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History of The Peloponnesian War - Book VIII   


war. Nevertheless the Peloponnesians thought the first convention with
Tissaphernes, made with Chalcideus, defective, and more advantageous
to him than to them, and consequently while Therimenes was still there
concluded another, which was as follows:
The convention of the Lacedaemonians and the allies with King
Darius and the sons of the King, and with Tissaphernes for a treaty
and friendship, as follows:
1. Neither the Lacedaemonians nor the allies of the Lacedaemonians
shall make war against or otherwise injure any country or cities
that belong to King Darius or did belong to his father or to his
ancestors; neither shall the Lacedaemonians nor the allies of the
Lacedaemonians exact tribute from such cities. Neither shall King
Darius nor any of the subjects of the King make war against or
otherwise injure the Lacedaemonians or their allies.
2. If the Lacedaemonians or their allies should require any
assistance from the King, or the King from the Lacedaemonians or their
allies, whatever they both agree upon they shall be right in doing.
3. Both shall carry on jointly the war against the Athenians and
their allies: and if they make peace, both shall do so jointly.
4. The expense of all troops in the King's country, sent for by
the King, shall be borne by the King.
5. If any of the states comprised in this convention with the King
attack the King's country, the rest shall stop them and aid the King
to the best of their power. And if any in the King's country or in the
countries under the King's rule attack the country of the
Lacedaemonians or their allies, the King shall stop it and help them
to the best of his power.
After this convention Therimenes handed over the fleet to Astyochus,
sailed off in a small boat, and was lost. The Athenian armament had
now crossed over from Lesbos to Chios, and being master by sea and
land began to fortify Delphinium, a place naturally strong on the land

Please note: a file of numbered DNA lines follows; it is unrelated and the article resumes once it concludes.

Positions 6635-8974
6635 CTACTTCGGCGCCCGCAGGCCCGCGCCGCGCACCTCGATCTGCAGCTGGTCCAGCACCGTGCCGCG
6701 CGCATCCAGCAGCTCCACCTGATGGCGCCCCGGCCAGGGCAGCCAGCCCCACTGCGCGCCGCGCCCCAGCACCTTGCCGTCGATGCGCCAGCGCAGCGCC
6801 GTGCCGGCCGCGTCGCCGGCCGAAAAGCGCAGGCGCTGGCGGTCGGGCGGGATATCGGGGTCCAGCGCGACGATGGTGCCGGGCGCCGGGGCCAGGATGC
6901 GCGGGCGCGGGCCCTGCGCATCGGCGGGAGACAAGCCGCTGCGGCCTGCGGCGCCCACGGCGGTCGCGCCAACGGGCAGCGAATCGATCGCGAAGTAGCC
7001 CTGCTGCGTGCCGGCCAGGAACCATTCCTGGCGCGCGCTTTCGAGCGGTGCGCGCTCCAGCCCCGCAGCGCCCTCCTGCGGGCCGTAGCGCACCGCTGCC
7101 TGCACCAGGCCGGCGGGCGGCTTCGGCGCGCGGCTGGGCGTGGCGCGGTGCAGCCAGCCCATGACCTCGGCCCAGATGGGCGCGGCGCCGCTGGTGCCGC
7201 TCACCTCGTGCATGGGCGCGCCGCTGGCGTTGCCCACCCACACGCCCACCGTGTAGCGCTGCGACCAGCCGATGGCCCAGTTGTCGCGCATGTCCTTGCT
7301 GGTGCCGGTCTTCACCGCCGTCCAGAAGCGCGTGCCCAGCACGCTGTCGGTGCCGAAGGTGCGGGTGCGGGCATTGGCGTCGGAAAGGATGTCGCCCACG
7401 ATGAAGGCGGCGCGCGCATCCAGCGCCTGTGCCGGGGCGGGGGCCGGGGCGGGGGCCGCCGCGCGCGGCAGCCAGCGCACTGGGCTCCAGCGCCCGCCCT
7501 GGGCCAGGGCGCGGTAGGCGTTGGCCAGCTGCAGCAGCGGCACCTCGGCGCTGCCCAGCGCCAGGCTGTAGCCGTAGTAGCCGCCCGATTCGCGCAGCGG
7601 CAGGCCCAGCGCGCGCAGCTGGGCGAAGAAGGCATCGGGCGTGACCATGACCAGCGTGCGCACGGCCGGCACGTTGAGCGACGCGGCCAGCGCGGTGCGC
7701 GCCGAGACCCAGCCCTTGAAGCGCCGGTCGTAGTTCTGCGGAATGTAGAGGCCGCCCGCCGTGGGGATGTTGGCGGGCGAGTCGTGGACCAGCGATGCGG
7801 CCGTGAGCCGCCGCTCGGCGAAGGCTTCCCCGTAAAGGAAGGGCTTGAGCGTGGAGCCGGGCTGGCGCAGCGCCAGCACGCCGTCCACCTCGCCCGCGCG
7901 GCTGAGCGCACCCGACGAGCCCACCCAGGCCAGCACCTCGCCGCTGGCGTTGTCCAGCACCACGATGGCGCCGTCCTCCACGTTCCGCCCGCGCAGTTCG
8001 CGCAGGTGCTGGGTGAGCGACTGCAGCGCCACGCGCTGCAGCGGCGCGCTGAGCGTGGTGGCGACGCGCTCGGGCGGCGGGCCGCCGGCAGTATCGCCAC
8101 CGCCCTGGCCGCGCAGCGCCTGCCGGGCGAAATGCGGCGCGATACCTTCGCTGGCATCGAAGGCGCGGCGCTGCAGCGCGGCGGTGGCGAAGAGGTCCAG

side, provided with more than one harbour, and also not far from the
city of Chios. Meanwhile the Chians remained inactive. Already
defeated in so many battles, they were now also at discord among
themselves; the execution of the party of Tydeus, son of Ion, by
Pedaritus upon the charge of Atticism, followed by the forcible
imposition of an oligarchy upon the rest of the city, having made them
suspicious of one another; and they therefore thought neither
themselves not the mercenaries under Pedaritus a match for the
enemy. They sent, however, to Miletus to beg Astyochus to assist them,
which he refused to do, and was accordingly denounced at Lacedaemon by
Pedaritus as a traitor. Such was the state of the Athenian affairs
at Chios; while their fleet at Samos kept sailing out against the
enemy in Miletus, until they found that he would not accept their
challenge, and then retired again to Samos and remained quiet.
In the same winter the twenty-seven ships equipped by the
Lacedaemonians for Pharnabazus through the agency of the Megarian
Calligeitus, and the Cyzicene Timagoras, put out from Peloponnese
and sailed for Ionia about the time of the solstice, under the command
of Antisthenes, a Spartan. With them the Lacedaemonians also sent
eleven Spartans as advisers to Astyochus; Lichas, son of Arcesilaus,
being among the number. Arrived at Miletus, their orders were to aid
in generally superintending the good conduct of the war; to send off
the above ships or a greater or less number to the Hellespont to
Pharnabazus, if they thought proper, appointing Clearchus, son of
Ramphias, who sailed with them, to the command; and further, if they
thought proper, to make Antisthenes admiral, dismissing Astyochus,
whom the letters of Pedaritus had caused to be regarded with
suspicion. Sailing accordingly from Malea across the open sea, the
squadron touched at Melos and there fell in with ten Athenian ships,
three of which they took empty and burned. After this, being afraid
that the Athenian vessels escaped from Melos might, as they in fact
did, give information of their approach to the Athenians at Samos,
they sailed to Crete, and having lengthened their voyage by way of

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